If advances in immunotherapy has moved at a glacial pace, the adoption of psychedelics in therapy settings is right there with it. Things appear to be on the verge of turning the proverbial corner. Per Science,

For Rick Doblin, 2023 could be a landmark year: the year that the US government decides whether it will allow the use of hallucinogenic drugs to treat mental illness.

Doblin, who is based in Belmont, Massachusetts, is the founder and president of the non-profit organization Multidisciplinary Association for Psychedelic Studies (MAPS). He has spent nearly 40 years researching whether the experience produced by the psychedelic drug MDMA — also called ecstasy or molly — can help people with post-traumatic stress disorder (PTSD). In 2021, MAPS’s phase III clinical trial of 90 people with PTSD found that those who received MDMA coupled with psychotherapy were twice as likely to recover from the condition as were those who received psychotherapy with a placebo1 (see ‘Response to MDMA therapy’).

MAPS has now completed a second, larger trial that it says has also produced positive results. After that study is published in the coming months, MAPS plans to ask the US Food and Drug Administration (FDA) to approve the drug as a legal treatment for PTSD, probably by October. FDA approval would mark a turning point for psychedelic drugs, which have long been illegal and thus difficult to study. With MAPS nearing the finish line, Doblin is optimistic that things will go smoothly. “I don’t think there’ll be tricky questions or anything, the results are great,” he says.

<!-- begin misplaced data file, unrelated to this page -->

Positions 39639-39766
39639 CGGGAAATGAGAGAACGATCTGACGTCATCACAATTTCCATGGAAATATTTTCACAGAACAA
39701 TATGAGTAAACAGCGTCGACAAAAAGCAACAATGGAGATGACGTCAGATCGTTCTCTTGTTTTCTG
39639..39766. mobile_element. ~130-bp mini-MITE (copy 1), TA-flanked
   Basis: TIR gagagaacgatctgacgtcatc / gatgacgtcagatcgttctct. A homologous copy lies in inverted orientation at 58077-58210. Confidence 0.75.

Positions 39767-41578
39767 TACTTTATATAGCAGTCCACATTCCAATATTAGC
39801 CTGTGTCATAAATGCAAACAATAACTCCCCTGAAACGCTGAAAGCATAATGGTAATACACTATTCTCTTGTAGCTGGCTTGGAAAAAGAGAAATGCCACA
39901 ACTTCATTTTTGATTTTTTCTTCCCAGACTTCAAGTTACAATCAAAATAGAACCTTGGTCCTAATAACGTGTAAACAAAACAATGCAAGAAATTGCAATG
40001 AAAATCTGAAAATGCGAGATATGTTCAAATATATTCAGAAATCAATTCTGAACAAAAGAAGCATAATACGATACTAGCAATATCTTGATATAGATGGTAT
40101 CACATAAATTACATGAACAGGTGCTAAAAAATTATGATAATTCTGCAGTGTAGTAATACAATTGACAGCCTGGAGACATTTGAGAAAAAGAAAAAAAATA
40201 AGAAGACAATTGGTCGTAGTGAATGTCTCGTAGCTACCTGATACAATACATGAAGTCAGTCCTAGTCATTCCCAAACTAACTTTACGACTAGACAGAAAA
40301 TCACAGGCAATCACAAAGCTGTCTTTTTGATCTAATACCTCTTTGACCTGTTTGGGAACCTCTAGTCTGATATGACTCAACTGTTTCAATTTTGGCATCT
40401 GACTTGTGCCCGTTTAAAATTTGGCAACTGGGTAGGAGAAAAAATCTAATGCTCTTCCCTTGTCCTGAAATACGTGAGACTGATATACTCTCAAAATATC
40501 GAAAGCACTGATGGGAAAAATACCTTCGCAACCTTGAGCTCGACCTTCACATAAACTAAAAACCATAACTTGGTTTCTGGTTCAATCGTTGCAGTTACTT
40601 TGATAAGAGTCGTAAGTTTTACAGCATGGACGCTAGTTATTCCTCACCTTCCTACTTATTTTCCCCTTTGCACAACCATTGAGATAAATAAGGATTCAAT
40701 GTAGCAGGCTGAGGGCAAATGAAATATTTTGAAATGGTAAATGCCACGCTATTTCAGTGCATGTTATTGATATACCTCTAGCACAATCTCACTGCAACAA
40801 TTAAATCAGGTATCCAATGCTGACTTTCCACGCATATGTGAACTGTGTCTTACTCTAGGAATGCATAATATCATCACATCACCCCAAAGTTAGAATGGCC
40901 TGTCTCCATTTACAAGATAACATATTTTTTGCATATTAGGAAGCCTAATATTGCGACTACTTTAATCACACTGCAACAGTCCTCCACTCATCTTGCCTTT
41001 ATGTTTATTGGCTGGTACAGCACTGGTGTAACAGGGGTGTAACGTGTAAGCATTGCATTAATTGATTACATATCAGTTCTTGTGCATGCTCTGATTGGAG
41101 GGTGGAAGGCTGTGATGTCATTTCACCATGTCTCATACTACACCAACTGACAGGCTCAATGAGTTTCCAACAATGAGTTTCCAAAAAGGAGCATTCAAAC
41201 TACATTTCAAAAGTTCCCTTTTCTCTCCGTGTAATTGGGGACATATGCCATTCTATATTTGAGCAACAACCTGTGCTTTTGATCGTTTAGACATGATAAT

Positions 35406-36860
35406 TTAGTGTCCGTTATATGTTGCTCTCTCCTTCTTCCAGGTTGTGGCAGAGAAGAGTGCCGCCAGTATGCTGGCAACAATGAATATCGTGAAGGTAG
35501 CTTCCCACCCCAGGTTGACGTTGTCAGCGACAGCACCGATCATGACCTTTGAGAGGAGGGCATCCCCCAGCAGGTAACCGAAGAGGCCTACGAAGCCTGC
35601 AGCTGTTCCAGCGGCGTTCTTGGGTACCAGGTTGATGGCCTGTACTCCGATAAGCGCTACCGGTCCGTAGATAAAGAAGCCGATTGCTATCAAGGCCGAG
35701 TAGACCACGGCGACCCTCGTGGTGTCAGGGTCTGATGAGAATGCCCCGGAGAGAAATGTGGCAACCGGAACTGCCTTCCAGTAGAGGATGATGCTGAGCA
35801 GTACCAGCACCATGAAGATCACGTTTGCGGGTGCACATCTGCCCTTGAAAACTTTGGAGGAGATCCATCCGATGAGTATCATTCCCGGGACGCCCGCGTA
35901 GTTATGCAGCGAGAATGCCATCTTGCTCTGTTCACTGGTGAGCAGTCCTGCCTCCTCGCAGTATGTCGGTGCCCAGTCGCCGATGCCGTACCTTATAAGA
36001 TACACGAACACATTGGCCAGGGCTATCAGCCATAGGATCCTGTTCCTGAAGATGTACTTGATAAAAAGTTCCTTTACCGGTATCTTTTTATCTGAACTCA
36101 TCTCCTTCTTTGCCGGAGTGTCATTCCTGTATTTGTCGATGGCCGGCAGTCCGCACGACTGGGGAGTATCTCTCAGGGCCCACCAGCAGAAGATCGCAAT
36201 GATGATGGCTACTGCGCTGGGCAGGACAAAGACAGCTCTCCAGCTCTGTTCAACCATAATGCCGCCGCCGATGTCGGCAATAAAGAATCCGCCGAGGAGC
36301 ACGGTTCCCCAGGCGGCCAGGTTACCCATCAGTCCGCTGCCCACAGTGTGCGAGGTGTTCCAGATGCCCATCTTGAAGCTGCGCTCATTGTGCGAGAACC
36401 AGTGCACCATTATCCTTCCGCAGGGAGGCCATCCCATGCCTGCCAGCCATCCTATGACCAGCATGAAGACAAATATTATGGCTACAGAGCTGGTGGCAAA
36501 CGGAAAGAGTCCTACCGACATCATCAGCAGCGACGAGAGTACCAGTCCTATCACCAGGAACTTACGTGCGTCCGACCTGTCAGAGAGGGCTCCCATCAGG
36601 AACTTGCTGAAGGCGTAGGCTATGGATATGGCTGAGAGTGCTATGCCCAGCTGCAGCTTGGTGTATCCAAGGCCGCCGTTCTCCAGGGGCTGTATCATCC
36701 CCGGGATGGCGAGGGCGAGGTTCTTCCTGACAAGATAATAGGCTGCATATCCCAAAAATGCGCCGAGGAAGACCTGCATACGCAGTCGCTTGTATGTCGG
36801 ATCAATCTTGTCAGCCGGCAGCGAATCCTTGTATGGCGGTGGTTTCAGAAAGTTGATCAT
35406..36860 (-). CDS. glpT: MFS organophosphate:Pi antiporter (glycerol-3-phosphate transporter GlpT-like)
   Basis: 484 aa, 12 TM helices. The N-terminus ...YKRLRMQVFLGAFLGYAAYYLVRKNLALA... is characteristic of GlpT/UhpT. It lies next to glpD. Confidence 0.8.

This shift towards taking psychedelic therapy seriously is happening outside the United States as well. In February, Australia approved MDMA as a treatment for PTSD, although the drug will remain highly restricted. Doblin and others hope that the changing attitudes will open the door for other therapeutic psychedelics, including ketamine, ayahuasca, LSD (acid), psilocybin (the active ingredient in magic mushrooms) and many synthetic chemicals currently in development. One analysis has projected that the psychedelics market could be worth more than US$8 billion by 2028.

The harmful stigma placed on psychedelics – for reasons too various to address here – has been difficult to shake and people have suffered for it. Under proper and controlled circumstances, drugs like MDMA can change lives.

Thanks for reading. Let’s be careful out there.